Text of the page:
Law, Sex and Technologies

Please check out our Outputs page to find out the results and findings of this study.

About

Over the past two decades, there has been a rapid expansion of technologies that enhance or facilitate sexual experience or intimacy. This include digital technologies, such as smart phones and dating apps, mechanical technologies, such as digitally connected vibrators, and medical technologies, such as surgical processes and pharmaceutical products.

The sexualised use of technologies has highlighted potential legal complexities and safety concerns. Existing legal frameworks may be inadequate to respond to issues of consent, confidentiality, privacy, surveillance, harassment, ownership and control that have emerged due to new sex technologies.

In this project, we are analysing the law and regulation of sex technologies in Australia and the UK. We aim to identify and map existing policies, laws or other regulatory frameworks which may be of relevance to sex technologies, with a view to understand potential gaps or barriers in the law.

As part of this project, we will also identify where reform may be needed to allow legal systems to better accommodate and respond to sex technologies.

Case Study 1: Law and deepfake pornography

The sexualised use of deepfakes – AI technology that creates hyper-realistic images and videos of individuals saying and doing things that they do not say or do – has potential moral, social and legal consequences for adults residing in Australia and the UK.

In recent years, the use of deepfake technology has grown across a number of public and political domains. In particular, it has been used for the creation of pornography, often without the consent or knowledge of the individuals depicted in the images or videos.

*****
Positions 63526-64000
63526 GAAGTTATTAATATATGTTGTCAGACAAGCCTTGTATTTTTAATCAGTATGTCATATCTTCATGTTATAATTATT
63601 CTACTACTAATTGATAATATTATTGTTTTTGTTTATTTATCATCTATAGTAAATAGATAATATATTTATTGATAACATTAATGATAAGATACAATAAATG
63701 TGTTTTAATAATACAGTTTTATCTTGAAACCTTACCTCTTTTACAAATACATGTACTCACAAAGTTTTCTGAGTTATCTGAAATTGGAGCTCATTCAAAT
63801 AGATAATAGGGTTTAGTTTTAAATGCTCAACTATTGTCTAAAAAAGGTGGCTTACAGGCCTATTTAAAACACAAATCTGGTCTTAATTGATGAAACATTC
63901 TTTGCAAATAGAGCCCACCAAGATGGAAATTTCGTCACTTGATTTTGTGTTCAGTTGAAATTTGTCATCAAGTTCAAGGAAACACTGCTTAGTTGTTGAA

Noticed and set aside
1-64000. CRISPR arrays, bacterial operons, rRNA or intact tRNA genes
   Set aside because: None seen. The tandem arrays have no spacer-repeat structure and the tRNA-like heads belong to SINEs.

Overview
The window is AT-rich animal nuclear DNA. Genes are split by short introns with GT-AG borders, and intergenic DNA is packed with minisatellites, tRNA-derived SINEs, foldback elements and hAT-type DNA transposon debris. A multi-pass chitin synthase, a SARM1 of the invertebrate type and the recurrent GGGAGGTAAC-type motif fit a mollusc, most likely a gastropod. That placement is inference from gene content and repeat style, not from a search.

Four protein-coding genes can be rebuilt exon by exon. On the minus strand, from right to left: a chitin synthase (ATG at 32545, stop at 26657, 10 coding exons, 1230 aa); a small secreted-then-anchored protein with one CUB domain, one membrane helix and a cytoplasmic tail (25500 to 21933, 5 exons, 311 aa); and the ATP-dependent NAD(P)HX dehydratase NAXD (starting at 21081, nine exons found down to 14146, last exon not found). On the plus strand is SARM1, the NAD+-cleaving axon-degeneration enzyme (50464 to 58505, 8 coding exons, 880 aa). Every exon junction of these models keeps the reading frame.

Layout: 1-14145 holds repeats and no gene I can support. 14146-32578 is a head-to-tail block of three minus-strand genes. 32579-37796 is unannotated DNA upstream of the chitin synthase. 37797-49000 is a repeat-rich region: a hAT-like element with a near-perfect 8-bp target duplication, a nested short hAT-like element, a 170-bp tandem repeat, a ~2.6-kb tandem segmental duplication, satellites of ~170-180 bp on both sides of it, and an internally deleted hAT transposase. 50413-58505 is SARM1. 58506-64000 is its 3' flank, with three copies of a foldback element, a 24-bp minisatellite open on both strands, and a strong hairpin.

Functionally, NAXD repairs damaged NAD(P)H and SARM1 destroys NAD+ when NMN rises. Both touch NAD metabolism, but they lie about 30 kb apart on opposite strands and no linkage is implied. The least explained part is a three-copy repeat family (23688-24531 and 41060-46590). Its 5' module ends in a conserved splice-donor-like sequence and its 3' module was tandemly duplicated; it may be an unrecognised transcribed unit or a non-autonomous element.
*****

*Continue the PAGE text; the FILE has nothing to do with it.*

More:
As things stand, law’s ability to restrict or prohibit online distribution of such non-consensual images may be low, given that it occurs rapidly, often across jurisdictional boundaries, and via diverse social media.

A key research question to consider in this study is the extent to which law should intervene to restrict prohibit, or conversely protect, the dissemination of deepfake pornography.

However, there may be other circumstances where the creation of deepfake pornography is consensual, offering the potential to create new sexual experiences for certain groups, such as people with disabilities. In such circumstances, we may need to consider to what extent the dissemination of such images and/or such groups should be offered some degree of protection under the law.

This research strand investigates potential legal concerns and risks associated with deepfake pornography in Australia and the UK. As part of this research, we are analysing current legal and regulatory frameworks concerning the creation and dissemination of such images, as well as considering options for policy and law reform.  

How can I find out more?

We will publish results from this research in reputable Australian and international law journals. We will also publish a summary of our research on this website. Links to publications resulting from this research will be made available on the Research Outputs page. You are welcome to join the ARCSHS mailing list to be kept up-to-date with the latest ARCSHS research.

Case study 2: Law and sex technologies in the time of Covid-19

As part of the Sex and Intimacy During Covid-19 study, we will be analysing how people perceive legal risks while using sex technologies to establish or maintain sexual connections, relationships and experiences during the coronavirus pandemic. This research will be informed by a national survey of adults residing in Australia.

Further details to follow.

How can I find out more about the law strand of the Tech-Sex project?

If you have any further questions about the law strand of the Tech-Sex  project you can contact Ms Nicole Shackleton, La Trobe Law School (n.shackleton@latrobe.edu.au) [lead, Australian law research] and the Professor Anne-Maree Farrell, Chair of Medical Jurisprudence, Edinburgh Law School (A.Farrell@ed.ac.uk) [lead, UK law research; overall project lead for the law strand]. If you have any questions about the project as a whole, please Contact us.